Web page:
Gmail Aliases for Better Email Organization

Gmail has an interesting characteristic that falls somewhere between “really cool feature” and “strange parsing bug”, depending on how you want to look at it. Whatever the underlying cause, the end result is that you can create custom aliases to your Gmail account that can be used to help differentiate your accounts. There are two different ways. The first one is the appended alias.

Your normal Gmail address can have an extension added, and the result still comes to your primary account. For instance, if your main account is and you’re registering for the New York Times web site, you could enter and the results would still be delivered. This doesn’t work on all sites, of course, as some won’t allow a + in their e-mail fields if they’re using older parser code that doesn’t take into account all characters that can be in a modern email address. It’s useful to see who’s selling your address or violating their privacy policy, too. Just register as, ,, etc.  This behavior is intentional.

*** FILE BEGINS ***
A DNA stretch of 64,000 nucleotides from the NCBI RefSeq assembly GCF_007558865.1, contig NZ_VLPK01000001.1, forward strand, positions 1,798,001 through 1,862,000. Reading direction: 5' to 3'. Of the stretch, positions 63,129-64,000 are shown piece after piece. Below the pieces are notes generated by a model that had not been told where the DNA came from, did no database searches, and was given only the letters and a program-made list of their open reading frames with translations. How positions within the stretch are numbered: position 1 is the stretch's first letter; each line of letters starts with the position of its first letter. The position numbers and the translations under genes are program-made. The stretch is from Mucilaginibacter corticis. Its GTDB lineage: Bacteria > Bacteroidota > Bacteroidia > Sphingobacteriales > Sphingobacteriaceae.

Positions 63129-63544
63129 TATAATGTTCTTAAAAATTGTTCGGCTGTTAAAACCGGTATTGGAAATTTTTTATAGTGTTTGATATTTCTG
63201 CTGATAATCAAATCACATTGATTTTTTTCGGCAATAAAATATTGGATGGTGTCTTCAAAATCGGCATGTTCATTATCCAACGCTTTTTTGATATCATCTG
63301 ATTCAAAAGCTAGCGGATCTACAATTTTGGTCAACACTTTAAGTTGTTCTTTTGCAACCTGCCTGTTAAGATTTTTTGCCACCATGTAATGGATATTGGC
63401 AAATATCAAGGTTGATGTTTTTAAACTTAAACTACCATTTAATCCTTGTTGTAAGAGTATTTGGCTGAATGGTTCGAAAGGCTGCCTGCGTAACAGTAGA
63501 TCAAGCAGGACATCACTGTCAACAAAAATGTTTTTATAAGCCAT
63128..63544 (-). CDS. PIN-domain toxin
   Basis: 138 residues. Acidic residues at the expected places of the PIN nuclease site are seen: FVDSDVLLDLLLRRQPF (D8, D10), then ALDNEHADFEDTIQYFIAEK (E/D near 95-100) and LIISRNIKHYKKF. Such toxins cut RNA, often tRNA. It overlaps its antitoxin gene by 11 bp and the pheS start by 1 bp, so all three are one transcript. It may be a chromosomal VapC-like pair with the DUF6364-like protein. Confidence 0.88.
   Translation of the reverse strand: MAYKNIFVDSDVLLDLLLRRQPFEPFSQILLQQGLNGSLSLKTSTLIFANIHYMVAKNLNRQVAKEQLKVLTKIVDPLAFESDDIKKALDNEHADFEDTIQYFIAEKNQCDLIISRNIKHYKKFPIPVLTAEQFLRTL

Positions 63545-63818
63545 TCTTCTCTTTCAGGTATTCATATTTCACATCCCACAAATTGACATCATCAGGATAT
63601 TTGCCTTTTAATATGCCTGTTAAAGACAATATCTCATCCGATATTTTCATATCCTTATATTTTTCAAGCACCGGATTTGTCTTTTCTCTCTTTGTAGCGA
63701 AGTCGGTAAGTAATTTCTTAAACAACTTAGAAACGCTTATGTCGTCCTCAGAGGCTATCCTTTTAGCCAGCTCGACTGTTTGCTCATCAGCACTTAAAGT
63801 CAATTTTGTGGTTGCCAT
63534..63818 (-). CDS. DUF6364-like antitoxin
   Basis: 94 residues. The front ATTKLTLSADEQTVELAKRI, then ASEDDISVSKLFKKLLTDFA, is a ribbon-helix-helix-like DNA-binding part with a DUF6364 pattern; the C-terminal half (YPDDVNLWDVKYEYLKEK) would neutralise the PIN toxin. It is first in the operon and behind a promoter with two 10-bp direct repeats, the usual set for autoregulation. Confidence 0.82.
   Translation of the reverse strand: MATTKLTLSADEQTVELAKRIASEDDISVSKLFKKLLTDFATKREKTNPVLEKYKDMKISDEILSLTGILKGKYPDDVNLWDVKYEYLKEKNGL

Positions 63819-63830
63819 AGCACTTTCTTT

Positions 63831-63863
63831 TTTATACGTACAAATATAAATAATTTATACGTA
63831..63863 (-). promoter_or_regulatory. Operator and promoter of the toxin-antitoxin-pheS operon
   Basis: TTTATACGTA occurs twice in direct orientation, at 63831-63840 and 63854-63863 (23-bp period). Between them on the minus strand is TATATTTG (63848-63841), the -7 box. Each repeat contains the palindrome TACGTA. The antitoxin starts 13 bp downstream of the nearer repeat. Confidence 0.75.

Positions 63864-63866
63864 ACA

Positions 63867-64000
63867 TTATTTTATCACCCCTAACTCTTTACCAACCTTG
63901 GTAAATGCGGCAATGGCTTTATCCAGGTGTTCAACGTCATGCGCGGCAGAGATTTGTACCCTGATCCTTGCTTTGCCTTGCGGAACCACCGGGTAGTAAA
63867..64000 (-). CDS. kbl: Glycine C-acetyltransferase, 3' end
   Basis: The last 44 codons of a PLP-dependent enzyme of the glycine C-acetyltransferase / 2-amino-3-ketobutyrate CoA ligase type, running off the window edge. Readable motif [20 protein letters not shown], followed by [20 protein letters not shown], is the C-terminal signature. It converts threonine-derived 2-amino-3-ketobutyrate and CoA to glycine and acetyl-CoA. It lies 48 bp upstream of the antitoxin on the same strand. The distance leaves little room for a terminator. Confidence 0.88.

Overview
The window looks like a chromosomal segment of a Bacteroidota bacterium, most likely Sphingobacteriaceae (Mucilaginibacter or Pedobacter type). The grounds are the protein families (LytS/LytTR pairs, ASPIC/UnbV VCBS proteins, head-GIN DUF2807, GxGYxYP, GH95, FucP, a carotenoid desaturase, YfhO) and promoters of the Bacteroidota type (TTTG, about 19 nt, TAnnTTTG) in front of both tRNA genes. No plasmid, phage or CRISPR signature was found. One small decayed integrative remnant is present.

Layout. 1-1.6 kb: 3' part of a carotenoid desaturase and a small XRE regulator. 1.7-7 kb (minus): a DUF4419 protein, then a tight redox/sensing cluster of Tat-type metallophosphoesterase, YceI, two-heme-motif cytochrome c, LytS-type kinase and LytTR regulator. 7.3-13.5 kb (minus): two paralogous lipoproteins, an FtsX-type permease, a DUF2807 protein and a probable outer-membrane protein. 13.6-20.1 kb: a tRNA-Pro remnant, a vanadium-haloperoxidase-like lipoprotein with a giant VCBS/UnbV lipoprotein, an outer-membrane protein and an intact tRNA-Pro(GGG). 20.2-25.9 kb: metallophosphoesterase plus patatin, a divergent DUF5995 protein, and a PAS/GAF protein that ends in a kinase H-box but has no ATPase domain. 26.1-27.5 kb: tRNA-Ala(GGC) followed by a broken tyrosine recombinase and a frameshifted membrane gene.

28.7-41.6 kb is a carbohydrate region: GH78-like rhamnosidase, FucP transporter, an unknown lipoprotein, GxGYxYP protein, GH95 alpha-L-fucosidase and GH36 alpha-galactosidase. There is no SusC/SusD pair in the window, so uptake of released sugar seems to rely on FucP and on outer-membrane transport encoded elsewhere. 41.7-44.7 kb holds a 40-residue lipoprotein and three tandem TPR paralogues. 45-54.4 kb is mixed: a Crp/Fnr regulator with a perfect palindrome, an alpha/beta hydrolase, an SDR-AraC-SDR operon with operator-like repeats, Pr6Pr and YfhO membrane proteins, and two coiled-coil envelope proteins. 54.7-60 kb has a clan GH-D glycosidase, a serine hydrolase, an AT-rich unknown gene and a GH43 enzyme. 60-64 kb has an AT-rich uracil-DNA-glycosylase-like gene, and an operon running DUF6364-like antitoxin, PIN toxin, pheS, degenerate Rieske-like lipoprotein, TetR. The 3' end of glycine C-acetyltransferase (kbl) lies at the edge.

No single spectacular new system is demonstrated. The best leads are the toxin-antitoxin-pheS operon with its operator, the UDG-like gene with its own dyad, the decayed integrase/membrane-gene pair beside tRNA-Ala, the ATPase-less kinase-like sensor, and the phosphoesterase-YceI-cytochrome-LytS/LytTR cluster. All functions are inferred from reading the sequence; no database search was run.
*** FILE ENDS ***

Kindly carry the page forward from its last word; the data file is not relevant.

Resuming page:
The second behavior, which I believe is unintentional, is delimiter invariance. In most e-mail systems, “” and “” are treated as unique identifiers. They may be bound to the account on the back end. Gmail appears to use complete delimiter invariance in their systems, though. My e-mail address does not currently contain any separators, but if I sent e-mail to, f.irstname, firstnam.e, or even they all route to my primary e-mail account. This is especially interesting because another Internet user in another part of the country with a similar name, has registered the same e-mail address. Gmail allows periods when creating the account, but ignores them. I occasionally get e-mail directed to this other individual because of this issue.

Combining these two, you can sort and filter your e-mail a bit before it even reaches your inbox by making your address uniquely identifiable. It’s a pretty neat feature.

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